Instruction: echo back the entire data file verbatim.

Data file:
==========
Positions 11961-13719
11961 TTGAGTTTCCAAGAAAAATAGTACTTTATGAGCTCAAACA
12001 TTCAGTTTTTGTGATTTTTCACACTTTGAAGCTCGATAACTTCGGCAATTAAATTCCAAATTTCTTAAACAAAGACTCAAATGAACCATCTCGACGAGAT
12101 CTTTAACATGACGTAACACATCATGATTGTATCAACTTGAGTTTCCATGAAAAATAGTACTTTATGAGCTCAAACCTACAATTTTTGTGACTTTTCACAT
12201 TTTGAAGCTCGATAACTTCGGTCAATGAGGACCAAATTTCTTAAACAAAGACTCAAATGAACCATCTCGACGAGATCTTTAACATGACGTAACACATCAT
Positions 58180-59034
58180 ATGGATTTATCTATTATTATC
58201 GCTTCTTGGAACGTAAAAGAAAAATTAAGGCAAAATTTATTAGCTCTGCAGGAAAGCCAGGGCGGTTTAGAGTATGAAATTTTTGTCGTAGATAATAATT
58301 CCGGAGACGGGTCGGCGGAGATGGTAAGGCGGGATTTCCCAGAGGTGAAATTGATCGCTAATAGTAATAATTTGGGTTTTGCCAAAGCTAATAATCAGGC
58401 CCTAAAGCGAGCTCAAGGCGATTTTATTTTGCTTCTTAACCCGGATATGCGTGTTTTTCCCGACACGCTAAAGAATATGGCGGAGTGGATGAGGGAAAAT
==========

Positions 11961-13719
11961 TTGAGTTTCCAAGAAAAATAGTACTTTATGAGCTCAAACA
12001 TTCAGTTTTTGTGATTTTTCACACTTTGAAGCTCGATAACTTCGGCAATTAAATTCCAAATTTCTTAAACAAAGACTCAAATGAACCATCTCGACGAGAT
12101 CTTTAACATGACGTAACACATCATGATTGTATCAACTTGAGTTTCCATGAAAAATAGTACTTTATGAGCTCAAACCTACAATTTTTGTGACTTTTCACAT
12201 TTTGAAGCTCGATAACTTCGGTCAATGAGGACCAAATTTCTTAAACAAAGACTCAAATGAACCATCTCGACGAGATCTTTAACATGACGTAACACATCAT
Positions 58180-59034
58180 ATGGATTTATCTATTATTATC
58201 GCTTCTTGGAACGTAAAAGAAAAATTAAGGCAAAATTTATTAGCTCTGCAGGAAAGCCAGGGCGGTTTAGAGTATGAAATTTTTGTCGTAGATAATAATT
58301 CCGGAGACGGGTCGGCGGAGATGGTAAGGCGGGATTTCCCAGAGGTGAAATTGATCGCTAATAGTAATAATTTGGGTTTTGCCAAAGCTAATAATCAGGC
58401 CCTAAAGCGAGCTCAAGGCGATTTTATTTTGCTTCTTAACCCGGATATGCGTGTTTTTCCCGACACGCTAAAGAATATGGCGGAGTGGATGAGGGAAAAT